Asia, Africa, and the Middle East have been identified as the biggest drivers of global energy consumption since the 1980s, thanks to strong economic growth, a quick population growth rate, and greater access to energy markets, according to recent data from the Energy Information Administration (EIA).
The report revealed that between 2010 and 2016 alone, energy consumption growth in each of these regions boomed by about 20 percent, the new EIA data shows, especially in the Middle East and Africa, while in Asia, energy consumption grew strongly, too, and that’s despite a dip in demand from China between 2015 and 2016, the EIA also said.
An unsurprising fact the report also revealed was that crude oil and other petroleum liquids were the most commonly used fuel across the world as of 2016: as part of the energy mix it had the largest share in Central and South America, at almost 50 percent, with the Middle East a close second in its prevalent use of petroleum. Crude oil consumption as part of the total energy mix was the lowest in Eurasia, at a little over 20 percent.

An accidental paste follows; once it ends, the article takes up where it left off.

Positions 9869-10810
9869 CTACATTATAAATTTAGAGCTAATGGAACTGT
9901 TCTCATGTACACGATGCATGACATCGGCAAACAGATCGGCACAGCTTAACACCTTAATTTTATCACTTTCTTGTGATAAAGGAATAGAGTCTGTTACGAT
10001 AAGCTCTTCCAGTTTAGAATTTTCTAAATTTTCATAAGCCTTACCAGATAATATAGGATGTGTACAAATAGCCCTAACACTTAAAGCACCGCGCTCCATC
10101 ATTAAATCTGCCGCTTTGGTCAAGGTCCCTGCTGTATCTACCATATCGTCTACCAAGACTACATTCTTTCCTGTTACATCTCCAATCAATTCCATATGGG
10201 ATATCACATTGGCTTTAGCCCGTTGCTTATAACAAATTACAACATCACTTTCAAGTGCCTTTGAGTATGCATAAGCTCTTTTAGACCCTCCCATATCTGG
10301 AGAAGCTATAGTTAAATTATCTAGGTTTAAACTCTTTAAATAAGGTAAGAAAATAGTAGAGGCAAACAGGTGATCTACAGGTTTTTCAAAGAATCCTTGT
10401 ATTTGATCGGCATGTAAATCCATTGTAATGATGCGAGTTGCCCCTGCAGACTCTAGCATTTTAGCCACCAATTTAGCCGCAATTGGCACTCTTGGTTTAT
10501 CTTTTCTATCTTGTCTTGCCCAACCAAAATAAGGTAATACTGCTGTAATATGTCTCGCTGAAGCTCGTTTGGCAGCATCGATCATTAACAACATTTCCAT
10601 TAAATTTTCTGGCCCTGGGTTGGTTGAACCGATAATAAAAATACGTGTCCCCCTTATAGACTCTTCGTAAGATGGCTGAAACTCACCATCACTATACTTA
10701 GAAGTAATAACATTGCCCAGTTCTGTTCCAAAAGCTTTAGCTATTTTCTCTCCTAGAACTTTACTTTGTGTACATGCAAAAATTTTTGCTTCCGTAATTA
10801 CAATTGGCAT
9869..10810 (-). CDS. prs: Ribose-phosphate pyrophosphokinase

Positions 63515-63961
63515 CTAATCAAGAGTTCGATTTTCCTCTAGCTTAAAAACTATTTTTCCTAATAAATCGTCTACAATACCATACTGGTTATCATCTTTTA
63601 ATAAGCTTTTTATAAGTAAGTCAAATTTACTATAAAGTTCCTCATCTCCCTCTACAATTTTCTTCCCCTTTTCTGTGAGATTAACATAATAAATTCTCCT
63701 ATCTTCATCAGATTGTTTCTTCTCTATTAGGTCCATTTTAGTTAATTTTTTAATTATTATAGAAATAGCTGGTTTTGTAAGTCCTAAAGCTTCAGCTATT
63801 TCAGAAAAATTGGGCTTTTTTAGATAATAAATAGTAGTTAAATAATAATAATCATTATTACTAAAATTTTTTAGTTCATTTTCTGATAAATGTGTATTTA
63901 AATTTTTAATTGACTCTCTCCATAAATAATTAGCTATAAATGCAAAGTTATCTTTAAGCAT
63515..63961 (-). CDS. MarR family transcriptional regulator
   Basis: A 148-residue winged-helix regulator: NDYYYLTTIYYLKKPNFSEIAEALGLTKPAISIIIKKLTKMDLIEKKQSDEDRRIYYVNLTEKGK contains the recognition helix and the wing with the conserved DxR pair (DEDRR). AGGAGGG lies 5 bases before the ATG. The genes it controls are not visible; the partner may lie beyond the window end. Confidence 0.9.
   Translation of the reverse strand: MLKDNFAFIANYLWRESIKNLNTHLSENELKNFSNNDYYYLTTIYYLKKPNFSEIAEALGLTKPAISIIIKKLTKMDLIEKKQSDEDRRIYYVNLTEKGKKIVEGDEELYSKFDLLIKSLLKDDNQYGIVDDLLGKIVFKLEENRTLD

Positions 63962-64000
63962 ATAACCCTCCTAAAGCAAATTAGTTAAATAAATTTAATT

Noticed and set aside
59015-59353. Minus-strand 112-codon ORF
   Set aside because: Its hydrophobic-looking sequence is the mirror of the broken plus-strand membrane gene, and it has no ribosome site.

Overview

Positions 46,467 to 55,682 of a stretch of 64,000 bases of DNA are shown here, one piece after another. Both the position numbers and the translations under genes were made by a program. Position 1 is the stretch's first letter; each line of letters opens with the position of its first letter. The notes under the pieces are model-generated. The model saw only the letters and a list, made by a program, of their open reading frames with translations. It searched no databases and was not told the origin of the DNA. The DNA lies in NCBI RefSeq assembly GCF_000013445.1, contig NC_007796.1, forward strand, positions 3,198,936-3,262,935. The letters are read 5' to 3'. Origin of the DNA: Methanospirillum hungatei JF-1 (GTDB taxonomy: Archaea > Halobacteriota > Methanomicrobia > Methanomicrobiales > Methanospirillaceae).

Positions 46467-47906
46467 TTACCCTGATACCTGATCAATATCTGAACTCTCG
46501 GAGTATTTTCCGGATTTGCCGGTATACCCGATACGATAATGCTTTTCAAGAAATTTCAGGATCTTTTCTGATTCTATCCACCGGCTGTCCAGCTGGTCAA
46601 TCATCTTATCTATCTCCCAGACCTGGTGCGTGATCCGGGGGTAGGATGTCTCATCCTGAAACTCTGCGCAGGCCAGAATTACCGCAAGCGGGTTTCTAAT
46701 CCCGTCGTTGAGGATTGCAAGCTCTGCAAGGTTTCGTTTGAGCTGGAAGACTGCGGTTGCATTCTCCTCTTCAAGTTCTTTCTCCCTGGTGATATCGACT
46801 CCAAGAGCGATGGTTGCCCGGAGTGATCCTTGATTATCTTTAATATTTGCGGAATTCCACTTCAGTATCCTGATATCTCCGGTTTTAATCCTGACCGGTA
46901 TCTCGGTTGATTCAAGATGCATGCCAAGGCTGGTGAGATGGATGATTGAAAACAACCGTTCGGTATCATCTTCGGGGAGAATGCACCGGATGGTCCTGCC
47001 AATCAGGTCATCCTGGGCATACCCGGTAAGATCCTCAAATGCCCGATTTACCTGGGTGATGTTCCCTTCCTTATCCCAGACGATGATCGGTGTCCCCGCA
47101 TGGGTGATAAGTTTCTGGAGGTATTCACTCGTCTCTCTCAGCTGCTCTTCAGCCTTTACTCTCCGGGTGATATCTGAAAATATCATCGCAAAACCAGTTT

In Asia and Oceania, at the same time, the biggest chunk in the energy mix belonged to coal, at about 50 percent. The region includes three of the biggest coal users globally: China, India, and Australia. However, the EIA notes that resource use often has a lot to do with the availability of certain resources, which partly explains China’s and Australia’s coal use while Europe, on the other hand, was the biggest user of nuclear power and renewable energy.
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A breakdown of energy consumption growth patterns by country shows that China was the only one among the seven largest economies in the world that actually went through market energy consumption growth in the period between 2000 and 2016, EIA’s new data showed. It went up from about 40 quadrillion Btu in 2000 to a little under 140 quadrillion Btu by 2016 while the other six economies’ energy consumption remained relatively flat over the 16-year period.